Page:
Katy Zane, West Liberty’s librarian and head of Learning Resources, announced that the library database will be undergoing trials to introduce a variety of new databases for students, but some sources may no longer be accessible once the trials conclude. Any information from the database must be saved, or it may be lost. Regardless of potential problems, using the database is still encouraged, and may benefit students more than they know.
Losing a source that you cited could be disastrous to your assignment’s grade. However, Zane has provided an effective solution to this problem. Simply save your article to your computer and upload it to the Google Drive account linked to your student email, a personal Dropbox account, or a thumb drive. These allow you to host the source via a hyperlink as well. With a hyperlink to the source in your assignment, your instructor will be able to view your source online. Following the advised precautions is recommended between Jan. 21 and Feb. 15 when the trials end.
The trials are being conducted in cooperation with the WVers Consortium with the intent of establishing a list or consortium of databases. According to Zane, WVers boosts the school’s database contents by providing a bundle-type deal on a variety of databases. “The school will be saving money through this to reinvest in other databases,” Zane said. A list of some of the databases used can be found at the bottom of the Databases & Digital Collections section of the library website.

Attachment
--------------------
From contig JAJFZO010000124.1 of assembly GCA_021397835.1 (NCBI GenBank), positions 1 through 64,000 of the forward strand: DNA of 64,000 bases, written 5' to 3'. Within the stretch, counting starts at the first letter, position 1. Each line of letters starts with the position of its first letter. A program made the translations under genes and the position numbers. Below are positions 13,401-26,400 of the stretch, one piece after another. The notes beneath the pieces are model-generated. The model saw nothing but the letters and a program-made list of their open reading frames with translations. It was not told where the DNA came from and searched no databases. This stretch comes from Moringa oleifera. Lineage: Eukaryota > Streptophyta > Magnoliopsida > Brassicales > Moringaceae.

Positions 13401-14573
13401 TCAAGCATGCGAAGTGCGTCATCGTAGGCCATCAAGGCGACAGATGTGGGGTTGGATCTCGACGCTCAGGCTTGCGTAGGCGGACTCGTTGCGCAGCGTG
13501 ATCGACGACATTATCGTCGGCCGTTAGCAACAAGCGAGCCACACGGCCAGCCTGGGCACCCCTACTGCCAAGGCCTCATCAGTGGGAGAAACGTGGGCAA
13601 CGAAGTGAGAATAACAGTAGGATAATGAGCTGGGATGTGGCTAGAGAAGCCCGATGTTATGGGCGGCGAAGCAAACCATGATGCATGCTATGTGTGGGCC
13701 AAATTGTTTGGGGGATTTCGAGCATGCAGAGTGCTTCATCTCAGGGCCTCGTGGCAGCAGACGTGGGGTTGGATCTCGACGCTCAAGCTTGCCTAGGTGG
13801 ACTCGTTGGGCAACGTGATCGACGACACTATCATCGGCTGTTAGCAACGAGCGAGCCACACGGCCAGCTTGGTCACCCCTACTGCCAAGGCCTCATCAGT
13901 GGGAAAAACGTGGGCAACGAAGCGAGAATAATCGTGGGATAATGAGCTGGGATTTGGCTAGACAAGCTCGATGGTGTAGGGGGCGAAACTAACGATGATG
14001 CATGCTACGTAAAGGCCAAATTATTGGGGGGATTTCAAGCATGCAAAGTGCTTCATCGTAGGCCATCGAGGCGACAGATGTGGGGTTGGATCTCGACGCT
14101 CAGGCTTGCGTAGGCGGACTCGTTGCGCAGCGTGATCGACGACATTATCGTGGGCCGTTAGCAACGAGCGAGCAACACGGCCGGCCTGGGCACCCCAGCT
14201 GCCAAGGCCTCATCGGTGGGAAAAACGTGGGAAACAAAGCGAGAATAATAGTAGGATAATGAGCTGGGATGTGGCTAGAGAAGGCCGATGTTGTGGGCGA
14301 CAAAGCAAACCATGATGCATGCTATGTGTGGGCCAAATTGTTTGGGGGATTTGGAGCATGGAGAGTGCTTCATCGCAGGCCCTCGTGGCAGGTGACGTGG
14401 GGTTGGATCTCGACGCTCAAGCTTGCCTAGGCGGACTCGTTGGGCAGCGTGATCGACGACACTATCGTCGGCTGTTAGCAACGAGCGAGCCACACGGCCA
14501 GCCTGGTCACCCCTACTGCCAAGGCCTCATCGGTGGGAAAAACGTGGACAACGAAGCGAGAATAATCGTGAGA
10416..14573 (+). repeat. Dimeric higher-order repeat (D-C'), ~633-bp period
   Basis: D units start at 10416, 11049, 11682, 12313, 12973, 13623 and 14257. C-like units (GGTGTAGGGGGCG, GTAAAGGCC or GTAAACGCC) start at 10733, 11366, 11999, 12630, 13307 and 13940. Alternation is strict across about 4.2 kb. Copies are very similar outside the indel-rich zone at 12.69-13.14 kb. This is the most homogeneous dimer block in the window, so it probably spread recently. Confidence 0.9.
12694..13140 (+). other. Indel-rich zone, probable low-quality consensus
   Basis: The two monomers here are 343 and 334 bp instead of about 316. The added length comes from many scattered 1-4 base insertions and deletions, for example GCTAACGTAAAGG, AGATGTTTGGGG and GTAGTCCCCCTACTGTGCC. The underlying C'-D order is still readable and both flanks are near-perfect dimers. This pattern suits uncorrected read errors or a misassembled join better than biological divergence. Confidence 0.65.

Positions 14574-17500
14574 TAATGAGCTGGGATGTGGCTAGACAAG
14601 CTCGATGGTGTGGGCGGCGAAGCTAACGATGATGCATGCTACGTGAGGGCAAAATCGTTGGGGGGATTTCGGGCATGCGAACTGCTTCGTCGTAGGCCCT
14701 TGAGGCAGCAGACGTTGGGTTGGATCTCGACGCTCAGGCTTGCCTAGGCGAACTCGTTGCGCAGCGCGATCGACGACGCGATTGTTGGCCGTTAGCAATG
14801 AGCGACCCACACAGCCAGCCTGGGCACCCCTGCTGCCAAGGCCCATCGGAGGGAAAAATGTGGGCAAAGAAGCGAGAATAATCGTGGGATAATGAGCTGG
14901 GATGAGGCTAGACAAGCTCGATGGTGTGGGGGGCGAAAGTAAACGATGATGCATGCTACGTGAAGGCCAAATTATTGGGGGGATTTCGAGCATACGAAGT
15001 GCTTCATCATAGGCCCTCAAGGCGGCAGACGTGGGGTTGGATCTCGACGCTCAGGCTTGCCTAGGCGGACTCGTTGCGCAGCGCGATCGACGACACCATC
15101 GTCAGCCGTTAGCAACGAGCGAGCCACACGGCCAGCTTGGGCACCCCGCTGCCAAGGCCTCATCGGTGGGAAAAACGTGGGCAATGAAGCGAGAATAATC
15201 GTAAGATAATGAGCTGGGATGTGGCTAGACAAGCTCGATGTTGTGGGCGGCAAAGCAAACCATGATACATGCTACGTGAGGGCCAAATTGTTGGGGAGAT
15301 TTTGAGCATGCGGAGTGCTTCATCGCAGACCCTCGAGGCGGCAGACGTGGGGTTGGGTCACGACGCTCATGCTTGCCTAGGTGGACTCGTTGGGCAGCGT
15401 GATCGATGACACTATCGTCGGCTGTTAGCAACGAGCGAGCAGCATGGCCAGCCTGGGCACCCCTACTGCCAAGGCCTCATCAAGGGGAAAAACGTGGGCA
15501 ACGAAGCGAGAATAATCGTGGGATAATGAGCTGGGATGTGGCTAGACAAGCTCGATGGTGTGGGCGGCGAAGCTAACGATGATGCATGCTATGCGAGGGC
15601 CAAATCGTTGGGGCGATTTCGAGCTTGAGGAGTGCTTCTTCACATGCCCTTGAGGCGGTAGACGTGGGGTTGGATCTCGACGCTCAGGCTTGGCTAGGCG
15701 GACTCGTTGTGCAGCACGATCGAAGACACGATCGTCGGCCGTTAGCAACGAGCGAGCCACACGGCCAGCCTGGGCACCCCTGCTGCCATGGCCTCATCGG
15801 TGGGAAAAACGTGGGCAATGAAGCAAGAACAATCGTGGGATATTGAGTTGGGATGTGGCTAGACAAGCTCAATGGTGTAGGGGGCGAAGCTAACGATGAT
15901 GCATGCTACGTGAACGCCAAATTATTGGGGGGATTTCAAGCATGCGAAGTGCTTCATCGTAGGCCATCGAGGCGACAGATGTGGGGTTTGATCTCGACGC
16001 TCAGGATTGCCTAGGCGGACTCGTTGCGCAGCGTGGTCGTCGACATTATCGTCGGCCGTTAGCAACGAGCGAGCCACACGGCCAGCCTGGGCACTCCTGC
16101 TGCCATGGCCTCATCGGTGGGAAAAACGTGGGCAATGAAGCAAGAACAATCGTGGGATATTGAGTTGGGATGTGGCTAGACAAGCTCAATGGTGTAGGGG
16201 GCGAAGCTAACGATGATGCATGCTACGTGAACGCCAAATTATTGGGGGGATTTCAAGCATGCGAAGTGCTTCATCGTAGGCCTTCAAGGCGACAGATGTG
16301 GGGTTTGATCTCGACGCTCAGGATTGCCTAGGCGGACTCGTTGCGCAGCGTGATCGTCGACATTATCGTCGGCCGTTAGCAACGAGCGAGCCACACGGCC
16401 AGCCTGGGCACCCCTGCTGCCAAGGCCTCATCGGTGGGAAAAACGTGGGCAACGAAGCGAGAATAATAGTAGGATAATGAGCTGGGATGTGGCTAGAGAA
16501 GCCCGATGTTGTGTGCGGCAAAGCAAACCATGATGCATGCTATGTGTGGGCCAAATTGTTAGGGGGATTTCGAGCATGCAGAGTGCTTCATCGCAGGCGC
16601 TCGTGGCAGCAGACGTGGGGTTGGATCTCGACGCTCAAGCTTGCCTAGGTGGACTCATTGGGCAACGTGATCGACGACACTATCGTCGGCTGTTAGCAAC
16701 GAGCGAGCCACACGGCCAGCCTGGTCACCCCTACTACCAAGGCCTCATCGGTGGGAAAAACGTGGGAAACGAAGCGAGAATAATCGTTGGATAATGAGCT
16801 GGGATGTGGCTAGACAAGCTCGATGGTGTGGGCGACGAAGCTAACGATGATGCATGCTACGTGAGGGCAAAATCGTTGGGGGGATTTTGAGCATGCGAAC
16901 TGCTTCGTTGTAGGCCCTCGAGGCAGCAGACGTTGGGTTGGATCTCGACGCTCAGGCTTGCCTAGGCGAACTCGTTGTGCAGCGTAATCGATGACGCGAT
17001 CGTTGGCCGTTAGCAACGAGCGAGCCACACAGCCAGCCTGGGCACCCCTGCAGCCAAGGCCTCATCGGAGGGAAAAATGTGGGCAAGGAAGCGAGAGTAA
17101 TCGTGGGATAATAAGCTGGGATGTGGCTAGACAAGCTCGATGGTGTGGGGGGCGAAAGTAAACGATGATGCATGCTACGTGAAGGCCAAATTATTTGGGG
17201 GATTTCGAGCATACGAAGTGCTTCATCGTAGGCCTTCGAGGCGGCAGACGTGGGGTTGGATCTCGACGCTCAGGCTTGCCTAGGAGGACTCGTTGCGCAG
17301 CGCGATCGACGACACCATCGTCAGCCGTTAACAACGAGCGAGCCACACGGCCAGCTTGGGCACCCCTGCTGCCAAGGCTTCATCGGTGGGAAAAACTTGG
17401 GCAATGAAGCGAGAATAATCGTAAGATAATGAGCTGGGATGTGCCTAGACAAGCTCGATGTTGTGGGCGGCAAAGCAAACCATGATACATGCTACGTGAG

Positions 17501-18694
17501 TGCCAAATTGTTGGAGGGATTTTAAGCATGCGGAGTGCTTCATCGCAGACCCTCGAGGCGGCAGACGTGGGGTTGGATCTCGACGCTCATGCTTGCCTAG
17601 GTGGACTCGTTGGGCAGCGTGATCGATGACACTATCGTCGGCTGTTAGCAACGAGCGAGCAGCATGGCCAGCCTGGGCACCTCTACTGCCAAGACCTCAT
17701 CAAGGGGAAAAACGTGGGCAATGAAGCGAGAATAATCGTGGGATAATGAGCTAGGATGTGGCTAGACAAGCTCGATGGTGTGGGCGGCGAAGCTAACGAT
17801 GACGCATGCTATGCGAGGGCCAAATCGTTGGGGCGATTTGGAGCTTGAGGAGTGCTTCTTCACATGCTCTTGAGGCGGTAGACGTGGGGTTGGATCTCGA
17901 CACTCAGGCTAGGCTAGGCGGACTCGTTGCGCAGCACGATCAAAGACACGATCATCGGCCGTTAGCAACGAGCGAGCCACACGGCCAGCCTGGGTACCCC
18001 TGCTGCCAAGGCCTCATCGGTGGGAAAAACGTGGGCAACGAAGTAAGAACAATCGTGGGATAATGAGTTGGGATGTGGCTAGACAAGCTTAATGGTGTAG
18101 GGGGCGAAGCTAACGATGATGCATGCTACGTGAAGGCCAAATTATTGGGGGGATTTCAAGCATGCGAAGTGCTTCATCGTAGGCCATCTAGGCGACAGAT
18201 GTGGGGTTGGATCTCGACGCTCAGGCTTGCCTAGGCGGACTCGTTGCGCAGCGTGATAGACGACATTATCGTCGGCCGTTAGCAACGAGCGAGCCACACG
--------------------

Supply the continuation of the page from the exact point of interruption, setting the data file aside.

Databases may have a specialized focus, so one may not have relevant information for every major. However, the upgrade will allow students to perform federated searches instead of individual searches, meaning the EBSCO databases search bar will scan all databases before reporting results. According to Zane, the library typically sees more than a million online searches per year.
This should be an impressive leap in the amount of content currently accessible via the library, which currently boasts on its website to include “over 200,000 volumes, e-books, e-journals, as well as many other resources,” said Zane. With resources from across the state made available, this number could increase exponentially.
The school will know within the first week of March which databases will be included in the final consortium. The upgrade will go into effect on July 1, 2020. Katy Zane is accepting questions at [email protected]